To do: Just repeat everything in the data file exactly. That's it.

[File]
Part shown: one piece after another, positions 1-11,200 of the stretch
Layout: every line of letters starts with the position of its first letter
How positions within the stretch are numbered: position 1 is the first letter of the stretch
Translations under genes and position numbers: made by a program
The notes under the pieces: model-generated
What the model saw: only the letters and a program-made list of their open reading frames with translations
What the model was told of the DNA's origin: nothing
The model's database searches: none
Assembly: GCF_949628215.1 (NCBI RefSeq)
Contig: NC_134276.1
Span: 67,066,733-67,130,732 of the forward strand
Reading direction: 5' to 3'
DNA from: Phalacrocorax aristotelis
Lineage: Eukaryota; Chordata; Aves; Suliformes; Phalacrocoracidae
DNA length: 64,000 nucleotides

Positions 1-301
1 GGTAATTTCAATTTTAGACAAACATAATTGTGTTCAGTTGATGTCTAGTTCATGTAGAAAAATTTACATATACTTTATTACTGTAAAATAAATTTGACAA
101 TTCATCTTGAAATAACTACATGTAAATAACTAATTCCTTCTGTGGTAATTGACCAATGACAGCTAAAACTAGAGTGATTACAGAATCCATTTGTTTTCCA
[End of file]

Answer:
Part shown: one piece after another, positions 1-11,200 of the stretch
Layout: every line of letters starts with the position of its first letter
How positions within the stretch are numbered: position 1 is the first letter of the stretch
Translations under genes and position numbers: made by a program
The notes under the pieces: model-generated
What the model saw: only the letters and a program-made list of their open reading frames with translations
What the model was told of the DNA's origin: nothing
The model's database searches: none
Assembly: GCF_949628215.1 (NCBI RefSeq)
Contig: NC_134276.1
Span: 67,066,733-67,130,732 of the forward strand
Reading direction: 5' to 3'
DNA from: Phalacrocorax aristotelis
Lineage: Eukaryota; Chordata; Aves; Suliformes; Phalacrocoracidae
DNA length: 64,000 nucleotides

Positions 1-301
1 GGTAATTTCAATTTTAGACAAACATAATTGTGTTCAGTTGATGTCTAGTTCATGTAGAAAAATTTACATATACTTTATTACTGTAAAATAAATTTGACAA
101 TTCATCTTGAAATAACTACATGTAAATAACTAATTCCTTCTGTGGTAATTGACCAATGACAGCTAAAACTAGAGTGATTACAGAATCCATTTGTTTTCCA